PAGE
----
The original 2002 Ice Age only had a cheaply made Game Boy Advance game which was negatively received by players and critics alike. It was created by Ubisoft. Following the success of the first film, Ice Age: The Meltdown received an Action Platformer game released on all major platforms at the time in 2006 (except the PlayStation Portable). The console versions of the game were platformers where the player controls Scrat, with the ocasional mini-game featuring the main characters, whereas the Nintendo DS and GBA games are puzzle games where the player uses the three main characters to overcome obstacles.
They focused on the franchise mascot Scrat, the prehistoric rat-squirrel hybrid on his quest to find more and more nuts at the same time, unfurling alongside the main plot of the films. There are also various mini-games, sometimes by Scrat, sometimes from the perspective of Manny, Sid or Diego. These games have received generally mediocre reviews, although the Wii and iOS versions of Dawn of the Dinosaurs currently hold scores 75 and 78 on Metacritic.
The 2012 mobile games Ice Age Village and Ice Age Adventures were generally well received by the public. However, this wasn't to last with Ice Age: Continental Drift - Arctic Games , a mini-game party game with Kinect functionalities that gathered mostly negative reviews on par with its Game Boy Advance precursor.
Ice Age: Collision Course didn't receive a game of its own, given that movie tie-in games fell out of flavor by the mid-2010s (Ratchet & Clank (2016) being a major exception but that's because it's a remake of the original) However, in late 2019 a game called Ice Age: Scrat's Nutty Adventure was released for the PlayStation 4, Xbox One, and PC. It's a platformer reminiscent of the second game where players take control of Scrat through scenarios from all five movies.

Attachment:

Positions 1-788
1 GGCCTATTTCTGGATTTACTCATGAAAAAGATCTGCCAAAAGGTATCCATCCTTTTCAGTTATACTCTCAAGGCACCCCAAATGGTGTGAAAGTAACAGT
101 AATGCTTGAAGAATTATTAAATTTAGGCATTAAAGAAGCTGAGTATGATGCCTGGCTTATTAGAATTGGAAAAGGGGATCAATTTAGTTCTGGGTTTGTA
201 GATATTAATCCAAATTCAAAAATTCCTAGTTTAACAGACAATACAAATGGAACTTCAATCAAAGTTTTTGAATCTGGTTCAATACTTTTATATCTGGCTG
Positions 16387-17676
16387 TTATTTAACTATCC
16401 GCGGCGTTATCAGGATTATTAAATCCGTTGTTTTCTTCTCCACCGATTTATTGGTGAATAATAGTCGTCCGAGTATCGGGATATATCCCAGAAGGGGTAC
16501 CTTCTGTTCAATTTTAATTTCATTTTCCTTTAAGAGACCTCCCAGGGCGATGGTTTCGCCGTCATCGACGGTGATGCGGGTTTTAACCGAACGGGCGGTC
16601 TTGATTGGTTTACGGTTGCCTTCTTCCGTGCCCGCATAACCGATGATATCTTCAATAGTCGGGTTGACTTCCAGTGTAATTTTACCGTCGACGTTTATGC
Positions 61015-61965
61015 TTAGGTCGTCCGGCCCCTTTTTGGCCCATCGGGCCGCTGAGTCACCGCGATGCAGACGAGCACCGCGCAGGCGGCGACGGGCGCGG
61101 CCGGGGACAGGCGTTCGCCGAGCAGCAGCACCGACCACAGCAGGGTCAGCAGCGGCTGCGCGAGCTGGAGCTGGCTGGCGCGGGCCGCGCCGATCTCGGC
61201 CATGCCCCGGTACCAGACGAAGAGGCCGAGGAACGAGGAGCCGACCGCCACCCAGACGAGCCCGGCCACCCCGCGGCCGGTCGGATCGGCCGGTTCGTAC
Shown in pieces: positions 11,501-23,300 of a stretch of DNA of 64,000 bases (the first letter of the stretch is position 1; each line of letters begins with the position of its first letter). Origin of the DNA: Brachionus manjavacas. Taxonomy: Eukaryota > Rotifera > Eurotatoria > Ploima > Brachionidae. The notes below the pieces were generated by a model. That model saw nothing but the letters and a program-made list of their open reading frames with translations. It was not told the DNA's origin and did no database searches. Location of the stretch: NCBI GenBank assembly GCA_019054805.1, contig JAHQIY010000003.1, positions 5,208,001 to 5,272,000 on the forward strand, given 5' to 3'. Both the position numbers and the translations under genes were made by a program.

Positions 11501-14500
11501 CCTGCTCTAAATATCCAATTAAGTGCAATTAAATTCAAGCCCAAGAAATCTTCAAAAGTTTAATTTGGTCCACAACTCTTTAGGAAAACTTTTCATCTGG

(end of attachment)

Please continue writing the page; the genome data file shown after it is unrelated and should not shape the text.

Tropes featured in Ice Age: The Meltdown:
- Advertised Extra: Manny, Sid and Diego are prominently featured on the cover, even though their playability amounts to a small handful of minigames and they spend the bulk of their appearances as NPCs.
- Airborne Mook: Surprisingly rare, even though Scrat is rather well equipped to handle them (see First-Person Shooter below). The only example is a trio of bees late in the game, though they’re surprisingly difficult to shoot down.
- Artificial Stupidity: Melee enemies can only attack Scrat if he’s on ground level with them. If you jump onto any raised object, it’ll successfully fool them and allow you to shoot them with impunity once you get the ability to throw rocks. This is true even if you’re standing on a 10 cm rock shooting at a bear.
- Ascended Extra:
- Cholly the Chalicothere only had a brief appearance in the second film, being the source of a fart joke. Here, Scrat can have a conversation or two with him, and he helps Scrat get where he needs to be in exchange for food.
- The Moeritheriums voiced by Tara Strong were only extras in the movies, in the game they pop up more numerously and even help Scrat by giving him advice or objectives.
- Bears Are Bad News: Hostile bears are encountered in the first two sets of levels, firstly as polar, then as regular brown grizzlies. They’re much tougher than other enemies, but are slow and can still be stunned easily at range.
- Blob Monster: The primary enemy fought inside Maelstrom when he swallows you are bluish blobs of slime. These are relatively difficult to kill, because they have good health, move all over the place and attack with a damaging Ground Pound.
- Border Patrol: In the very first level, you’ll be intercepted by the condor and ferried back to the starting point if you get too close to the waterfall. Apparently, they’re still concerned for your safety enough to do this.
- Catch and Return: The beavers will catch all of your shots with their tail, then throw them right back.
- Clown-Car Grave: Averted with the shrubs. Beginning from the second level, some of them will have a wave of bugs (later, a smaller swarm of rats) emerge if you move too closely. However, the swarm doesn’t regenerate and they can be finished off for good.